Dave, a friend of mine, responded to me about my post on Men’s Vulnerability Group and I thought it was worth re-posting some of it.
I have begun to realize and set aside all forms of asserting self-knowledge upon worlds that matter and have begun a journey of vulnerability that is characterized by receptivity and reflection instead of assertion and reaction.
Men are so often taught to disregard the relationship with their body (to play through the pain) and I believe that one of the ways for men to experience vulnerability is to receive (without needing to reassert ourselves). It’s one of the most difficult things for men to do, especially when it comes to physical contact.
I think Dave better articulates what I was trying to get at earlier. Vulnerability I am seeing now is two-layered. There is the kind of vulnerability where you put yourself out there and are exposed. You feel this when sharing your story, or when you are waiting for reciprocity or affirmation. Then there is the kind of vulnerability where you allow yourself to receive something. Like receive a massage, or a Snuggle (my friend Dan started a Snuggle Therapy Service in London), or help with something that you never thought you needed before, or advice, or money, or the presence of a friend. The first kind of vulnerability is the kind of vulnerability that the women were talking about when they say they had a vulnerability hangover after sharing their story. The second kind is the kind of vulnerability that I have hard time with.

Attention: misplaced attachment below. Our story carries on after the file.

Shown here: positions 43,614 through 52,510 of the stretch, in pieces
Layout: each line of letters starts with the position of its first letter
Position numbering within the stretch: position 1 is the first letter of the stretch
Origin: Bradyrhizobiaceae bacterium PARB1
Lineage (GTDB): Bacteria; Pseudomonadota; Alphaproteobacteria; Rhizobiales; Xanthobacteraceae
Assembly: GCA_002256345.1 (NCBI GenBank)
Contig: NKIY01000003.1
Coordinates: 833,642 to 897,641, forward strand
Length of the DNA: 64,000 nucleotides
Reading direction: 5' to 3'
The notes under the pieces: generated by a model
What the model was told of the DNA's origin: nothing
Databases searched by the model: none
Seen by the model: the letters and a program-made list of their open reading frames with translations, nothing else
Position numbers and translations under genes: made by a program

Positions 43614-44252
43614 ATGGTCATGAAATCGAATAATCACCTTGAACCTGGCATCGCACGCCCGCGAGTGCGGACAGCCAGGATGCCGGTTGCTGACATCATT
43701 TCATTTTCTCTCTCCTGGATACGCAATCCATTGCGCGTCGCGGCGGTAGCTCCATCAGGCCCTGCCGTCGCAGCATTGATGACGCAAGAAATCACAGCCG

In the last few months I have been asked the question “what do you need” more than I ever have thought I would. Being in a precariously vulnerable position in my life has put me in the position where I am constantly being asked what someone else can do for me. I realize, that there is few people in the world that I have an easy time accepting something from. Acknowledging that I have a need, and then allowing someone to fulfill that for me is not a world that I am comfortable operating in. I’m unsure if it’s because I don’t want to admit I’m weak, or that I don’t want to show that I can’t handle this on my own. Maybe it’s because I have never been good at meeting other’s needs, and so I don’t want to be a burden on someone and expect something from them knowing that I haven’t been there for them in the past.
Whatever the underlying reasons behind it, I am not very fluent in this second kind of vulnerability. Giving of myself, my time, my energy, my story – I can do this all day. Receiving those things from someone else? It makes me uncomfortable. This however is the kind of vulnerability that is necessary for relationships to thrive and grow and for a community to be healthy.